The actual Hindenburg disaster took about 35 seconds from ignition to crash. The eponymous market omen has been triggered multiple times over the last several months, starting at the end of May. Thus far the Hindenburg Omen has yet to trigger a market crash.
Naturally, believers don't regard this as any sort of proof that the technical indicator is somehow flawed. The indicator doesn't come with a specific time frame. It's more along the lines of a vague suggestion that trouble may be afoot. A quick survey of market omens and prognostications reveals that they tend to come without deadlines. That's largely because they are a function of the imagination and salesmanship more than actual markets.
"They would make an indicator based on how many times your neighbor's dog pooped on your yard if they could," says Jonathan Hoenig, founding member of hedge fund Capitalistpig. "The history of markets is that they have a tendency not to crash. The last hundred years you're looking at five or so legitimate crashes."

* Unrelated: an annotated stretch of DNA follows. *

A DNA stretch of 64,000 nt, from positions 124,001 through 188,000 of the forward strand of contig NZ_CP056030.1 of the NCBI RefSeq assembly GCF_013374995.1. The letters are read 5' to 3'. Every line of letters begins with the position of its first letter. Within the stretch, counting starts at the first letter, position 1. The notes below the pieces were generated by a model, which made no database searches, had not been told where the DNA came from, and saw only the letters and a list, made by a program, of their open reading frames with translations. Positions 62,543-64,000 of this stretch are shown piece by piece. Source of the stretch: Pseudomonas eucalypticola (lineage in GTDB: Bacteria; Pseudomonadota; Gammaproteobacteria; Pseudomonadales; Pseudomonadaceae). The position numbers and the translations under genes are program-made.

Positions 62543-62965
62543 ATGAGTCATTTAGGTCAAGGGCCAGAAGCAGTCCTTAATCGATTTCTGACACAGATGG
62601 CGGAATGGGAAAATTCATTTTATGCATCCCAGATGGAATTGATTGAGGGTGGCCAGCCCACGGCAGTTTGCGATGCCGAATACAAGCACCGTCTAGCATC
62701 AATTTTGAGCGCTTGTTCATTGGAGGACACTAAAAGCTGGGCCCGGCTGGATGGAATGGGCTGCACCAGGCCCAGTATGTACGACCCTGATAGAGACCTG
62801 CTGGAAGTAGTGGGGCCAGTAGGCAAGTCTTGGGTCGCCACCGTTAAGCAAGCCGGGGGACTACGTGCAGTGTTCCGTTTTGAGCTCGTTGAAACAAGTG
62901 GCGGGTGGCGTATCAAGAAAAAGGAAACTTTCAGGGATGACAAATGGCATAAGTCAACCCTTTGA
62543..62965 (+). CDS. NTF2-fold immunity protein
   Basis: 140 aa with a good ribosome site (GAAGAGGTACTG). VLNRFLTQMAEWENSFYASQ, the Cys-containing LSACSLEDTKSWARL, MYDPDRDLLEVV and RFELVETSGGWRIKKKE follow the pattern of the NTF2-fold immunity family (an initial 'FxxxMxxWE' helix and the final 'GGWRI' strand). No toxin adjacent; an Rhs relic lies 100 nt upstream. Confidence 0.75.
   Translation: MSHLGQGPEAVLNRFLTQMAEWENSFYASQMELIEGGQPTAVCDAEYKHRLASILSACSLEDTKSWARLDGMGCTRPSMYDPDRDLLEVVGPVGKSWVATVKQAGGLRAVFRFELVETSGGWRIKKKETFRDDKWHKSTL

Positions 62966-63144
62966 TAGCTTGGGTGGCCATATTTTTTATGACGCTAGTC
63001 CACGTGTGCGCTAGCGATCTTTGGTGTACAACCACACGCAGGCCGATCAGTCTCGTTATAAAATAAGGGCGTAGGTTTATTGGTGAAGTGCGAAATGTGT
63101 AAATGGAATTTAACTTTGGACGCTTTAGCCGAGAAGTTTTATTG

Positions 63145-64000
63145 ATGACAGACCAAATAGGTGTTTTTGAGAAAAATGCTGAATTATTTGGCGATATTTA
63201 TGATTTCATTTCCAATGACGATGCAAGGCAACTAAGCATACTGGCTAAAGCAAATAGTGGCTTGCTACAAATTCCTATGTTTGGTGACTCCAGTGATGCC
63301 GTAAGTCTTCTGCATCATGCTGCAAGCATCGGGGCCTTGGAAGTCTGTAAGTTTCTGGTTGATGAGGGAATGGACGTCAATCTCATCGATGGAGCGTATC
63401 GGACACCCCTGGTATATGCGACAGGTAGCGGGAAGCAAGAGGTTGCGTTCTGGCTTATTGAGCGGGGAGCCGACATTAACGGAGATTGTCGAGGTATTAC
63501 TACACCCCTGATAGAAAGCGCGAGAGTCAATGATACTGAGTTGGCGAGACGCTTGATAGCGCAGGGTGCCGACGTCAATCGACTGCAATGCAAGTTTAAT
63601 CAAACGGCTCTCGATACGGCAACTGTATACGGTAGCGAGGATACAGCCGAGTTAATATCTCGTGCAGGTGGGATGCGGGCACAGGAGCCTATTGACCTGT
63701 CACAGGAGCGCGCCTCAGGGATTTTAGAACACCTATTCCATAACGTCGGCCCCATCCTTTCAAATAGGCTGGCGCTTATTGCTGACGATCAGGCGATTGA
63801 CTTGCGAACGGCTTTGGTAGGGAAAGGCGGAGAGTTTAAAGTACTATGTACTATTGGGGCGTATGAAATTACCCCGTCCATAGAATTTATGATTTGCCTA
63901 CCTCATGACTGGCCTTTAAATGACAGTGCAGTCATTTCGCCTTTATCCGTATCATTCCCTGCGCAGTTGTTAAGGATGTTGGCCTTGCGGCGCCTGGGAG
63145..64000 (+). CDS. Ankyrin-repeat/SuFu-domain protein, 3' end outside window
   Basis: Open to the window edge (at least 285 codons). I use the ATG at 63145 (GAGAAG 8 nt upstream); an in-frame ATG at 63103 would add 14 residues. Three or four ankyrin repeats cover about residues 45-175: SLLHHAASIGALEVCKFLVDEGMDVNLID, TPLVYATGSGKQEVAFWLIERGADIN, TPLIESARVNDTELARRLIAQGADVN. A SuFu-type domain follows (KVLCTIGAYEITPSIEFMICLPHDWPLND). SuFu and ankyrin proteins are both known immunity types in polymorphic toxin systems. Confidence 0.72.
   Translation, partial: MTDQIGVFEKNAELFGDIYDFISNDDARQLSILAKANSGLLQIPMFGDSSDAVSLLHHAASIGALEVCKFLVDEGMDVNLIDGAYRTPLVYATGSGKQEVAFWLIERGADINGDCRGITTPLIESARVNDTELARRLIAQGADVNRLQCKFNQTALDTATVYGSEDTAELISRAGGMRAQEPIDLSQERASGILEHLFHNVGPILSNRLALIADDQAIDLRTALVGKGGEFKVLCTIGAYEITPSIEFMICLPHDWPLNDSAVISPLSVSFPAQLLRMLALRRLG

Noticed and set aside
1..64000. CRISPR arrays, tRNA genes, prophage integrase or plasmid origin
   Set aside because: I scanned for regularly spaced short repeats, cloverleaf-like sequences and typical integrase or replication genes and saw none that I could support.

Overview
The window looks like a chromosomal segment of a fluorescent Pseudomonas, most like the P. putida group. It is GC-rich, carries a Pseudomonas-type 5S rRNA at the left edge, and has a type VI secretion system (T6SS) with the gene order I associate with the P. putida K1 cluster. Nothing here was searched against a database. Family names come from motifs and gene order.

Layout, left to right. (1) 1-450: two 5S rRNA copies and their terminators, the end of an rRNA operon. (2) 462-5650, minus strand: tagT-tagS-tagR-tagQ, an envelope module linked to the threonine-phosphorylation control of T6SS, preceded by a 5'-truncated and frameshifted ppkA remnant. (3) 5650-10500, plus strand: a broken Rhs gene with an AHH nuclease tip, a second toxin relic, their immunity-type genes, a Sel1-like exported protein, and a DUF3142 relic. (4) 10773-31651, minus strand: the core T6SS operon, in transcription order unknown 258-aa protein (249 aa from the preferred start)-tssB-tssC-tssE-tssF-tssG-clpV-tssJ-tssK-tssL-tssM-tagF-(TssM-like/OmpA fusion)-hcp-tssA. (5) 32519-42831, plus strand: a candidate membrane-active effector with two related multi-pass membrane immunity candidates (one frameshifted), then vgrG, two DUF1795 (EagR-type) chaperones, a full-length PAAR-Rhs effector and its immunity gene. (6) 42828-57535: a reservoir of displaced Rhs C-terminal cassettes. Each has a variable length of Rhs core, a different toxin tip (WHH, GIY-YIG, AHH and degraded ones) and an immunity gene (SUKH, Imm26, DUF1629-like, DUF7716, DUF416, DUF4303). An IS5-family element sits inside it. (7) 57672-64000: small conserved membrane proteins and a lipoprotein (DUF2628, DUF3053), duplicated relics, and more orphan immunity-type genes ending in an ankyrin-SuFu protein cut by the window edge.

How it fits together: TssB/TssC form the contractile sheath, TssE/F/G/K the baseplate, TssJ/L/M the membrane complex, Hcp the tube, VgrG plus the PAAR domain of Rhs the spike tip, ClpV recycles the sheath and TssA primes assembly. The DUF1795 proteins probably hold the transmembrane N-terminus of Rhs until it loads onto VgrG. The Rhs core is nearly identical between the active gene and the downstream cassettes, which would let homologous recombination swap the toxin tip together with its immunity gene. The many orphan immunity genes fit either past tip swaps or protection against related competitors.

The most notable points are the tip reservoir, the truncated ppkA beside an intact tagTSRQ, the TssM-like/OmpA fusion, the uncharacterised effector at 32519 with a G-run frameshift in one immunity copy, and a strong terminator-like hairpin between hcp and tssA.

Through the magic of endless data mining it's easy to see in retrospect what conditions were in place prior to large market moves. In reality the data samples are too small to matter.
Market omens of doom are common because they sell books and newsletters. They have vague time frames for the same reason horoscopes give general advice. Anything specific can be debunked or confirmed. When your omen doesn't have a time frame you're never wrong, just early.
There are still people eating off having called the crash of 1987. What people forget is that the October 1987 crash came in the fifth year of the greatest bull market any of us are likely to ever see. Stocks finished that year roughly flat.
Make your own investment decisions. There isn't a magic omen or formula or trigger that will reliably predict events that come around once in a generation. Anyone who tells you otherwise is almost certainly trying to sell you something you shouldn't buy.
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